Changes in our Annual Meeting: Fees, Structure and an Unfortunate Oversight
In this brief letter, I describe some changes to our registration fees and meeting structure. I would also like to address the unfortunate overlap of our spring meeting with Passover and Good Friday.
Fees: Many members have complained to me and others about registration fees for the annual meeting. Setting registration costs is always a contentious issue, and we have to consider all of the constraints. You may hear that our AAG meeting fees are no higher than most other academic meetings. While this may be true, we should always try to do better and to increase the value to our members, particularly those with less ability to pay.
Rest assured that we are looking at changing and hopefully improving our registration costs. This is tricky because it must be done in such a way as to not overly diminish the AAG’s revenue. But we will keep trying. One step, which we introduced at our Annual Meeting in Washington, DC, was to lower the cost for people presenting posters or simply attending rather than presenting. A next step, which we are introducing at the AAG meeting in Denver, is to sharply reduce the cost of a one-day pass for people who attend the conference for a single day. This can bring in more people from the local community so they can see what geography is all about. This option is reflected in our new registration fee schedule. Later next spring, I hope to announce a further set of adjustments to make the annual meeting even more affordable.
Session Length: A second big change lies in the structure of the paper sessions. We are adjusting our paper length from 20 minutes to 15 minutes. This is in part related to necessity. As you are no doubt aware, the program committee, Oscar Larson, and other staff struggle to fit in all of the papers and other sessions. It is also difficult to find rooms for other ad hoc meetings that attendees try to schedule during the Annual Meeting week, as typically no extra rooms are available.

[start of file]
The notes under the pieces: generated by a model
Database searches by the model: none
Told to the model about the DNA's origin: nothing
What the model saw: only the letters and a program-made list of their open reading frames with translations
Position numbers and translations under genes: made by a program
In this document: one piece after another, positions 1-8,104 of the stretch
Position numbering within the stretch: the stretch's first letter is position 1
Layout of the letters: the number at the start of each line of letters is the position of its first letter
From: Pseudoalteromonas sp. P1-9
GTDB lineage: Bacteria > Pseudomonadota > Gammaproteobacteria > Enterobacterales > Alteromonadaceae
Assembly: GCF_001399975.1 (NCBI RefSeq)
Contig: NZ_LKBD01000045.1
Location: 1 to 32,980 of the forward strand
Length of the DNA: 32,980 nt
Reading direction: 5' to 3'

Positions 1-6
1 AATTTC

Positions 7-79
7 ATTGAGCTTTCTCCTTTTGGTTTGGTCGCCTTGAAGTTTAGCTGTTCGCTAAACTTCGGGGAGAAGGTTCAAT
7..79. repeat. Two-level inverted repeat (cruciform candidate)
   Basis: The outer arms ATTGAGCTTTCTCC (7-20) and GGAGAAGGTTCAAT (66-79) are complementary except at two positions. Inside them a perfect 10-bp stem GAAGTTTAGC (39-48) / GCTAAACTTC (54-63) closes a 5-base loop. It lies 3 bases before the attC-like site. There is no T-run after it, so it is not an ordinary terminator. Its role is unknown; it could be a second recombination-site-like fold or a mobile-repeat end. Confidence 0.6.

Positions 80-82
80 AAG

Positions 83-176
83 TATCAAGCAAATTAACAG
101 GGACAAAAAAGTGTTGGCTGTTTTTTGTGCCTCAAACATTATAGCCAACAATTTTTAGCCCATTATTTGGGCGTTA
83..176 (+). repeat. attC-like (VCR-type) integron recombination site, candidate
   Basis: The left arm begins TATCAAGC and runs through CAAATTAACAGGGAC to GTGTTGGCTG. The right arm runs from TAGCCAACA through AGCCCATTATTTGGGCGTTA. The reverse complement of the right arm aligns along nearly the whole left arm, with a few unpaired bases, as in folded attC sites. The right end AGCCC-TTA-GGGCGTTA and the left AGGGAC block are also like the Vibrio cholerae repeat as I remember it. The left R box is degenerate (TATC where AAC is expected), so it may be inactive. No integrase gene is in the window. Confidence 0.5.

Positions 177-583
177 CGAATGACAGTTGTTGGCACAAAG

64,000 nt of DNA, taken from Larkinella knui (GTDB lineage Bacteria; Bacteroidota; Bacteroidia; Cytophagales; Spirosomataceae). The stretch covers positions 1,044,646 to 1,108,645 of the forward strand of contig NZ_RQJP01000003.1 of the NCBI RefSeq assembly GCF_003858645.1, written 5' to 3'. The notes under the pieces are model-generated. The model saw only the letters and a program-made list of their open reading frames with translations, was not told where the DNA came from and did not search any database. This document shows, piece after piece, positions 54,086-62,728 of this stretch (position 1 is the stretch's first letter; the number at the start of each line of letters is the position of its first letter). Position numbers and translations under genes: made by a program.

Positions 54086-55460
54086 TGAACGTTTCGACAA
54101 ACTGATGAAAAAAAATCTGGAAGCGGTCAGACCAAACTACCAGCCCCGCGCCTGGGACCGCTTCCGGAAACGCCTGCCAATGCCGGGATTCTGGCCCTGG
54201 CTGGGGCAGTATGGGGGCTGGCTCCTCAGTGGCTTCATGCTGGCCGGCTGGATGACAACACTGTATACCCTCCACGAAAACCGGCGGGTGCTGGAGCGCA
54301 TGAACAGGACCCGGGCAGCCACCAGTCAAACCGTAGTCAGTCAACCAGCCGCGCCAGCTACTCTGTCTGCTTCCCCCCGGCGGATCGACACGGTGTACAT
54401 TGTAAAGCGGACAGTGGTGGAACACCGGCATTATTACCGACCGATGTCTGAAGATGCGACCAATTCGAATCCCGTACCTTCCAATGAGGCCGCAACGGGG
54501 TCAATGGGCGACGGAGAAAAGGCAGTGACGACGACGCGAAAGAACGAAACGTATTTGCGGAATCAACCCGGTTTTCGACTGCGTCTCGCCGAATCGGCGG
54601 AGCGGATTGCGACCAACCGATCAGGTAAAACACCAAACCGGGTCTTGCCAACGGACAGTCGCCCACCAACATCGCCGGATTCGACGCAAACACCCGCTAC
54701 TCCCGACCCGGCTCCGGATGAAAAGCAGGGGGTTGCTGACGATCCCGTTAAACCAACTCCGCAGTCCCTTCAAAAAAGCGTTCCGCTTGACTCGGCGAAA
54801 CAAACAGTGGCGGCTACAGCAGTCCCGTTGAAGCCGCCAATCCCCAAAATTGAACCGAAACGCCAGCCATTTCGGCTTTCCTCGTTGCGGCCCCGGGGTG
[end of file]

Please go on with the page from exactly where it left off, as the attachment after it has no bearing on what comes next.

Shorter sessions increase our flexibility. They decrease the length of session blocks. They also allow for some longer lunch periods and more time in the evening without sessions. The new structure will allow session organizers to reserve some of their time for discussion. We understand that there may be problems in adapting to the shorter session times and so Council decided to hold this as an experiment for the Denver Meeting. If our members hate it, we can return back to the way it has been.
Holiday Oversight: Finally, I want to address a big problem about our upcoming meeting—one that members have brought to my attention in the last few months. When we scheduled Denver several years ago, it coincided with Passover and Good Friday. We really laid an egg on this one and I am deeply sorry for this unforgiveable misstep! As a small gesture, we have assembled a group to find alternatives for our members who would like to both participate in the meeting and celebrate Passover. We will be flexible with scheduling and we are also making arrangements with a local synagogue to host a Seder on Wednesday evening. Since the Annual Meeting ends on Friday, this should not be as large a problem for those observing Good Friday, but please let me know if it is.
I realize that these steps cannot make up for this blunder, but hope that it will mitigate at least some of the damage. And we will make sure that this does not happen again.
Putting together an annual meeting of the scope of the AAG spring meeting is a Herculean task. AAG staffers and member volunteers spend countless days creating a meeting we can all be proud of. But it is all so worthwhile. For many of us, the annual meeting is a highlight of our year. I look forward to seeing you in Denver.
— Dave Kaplan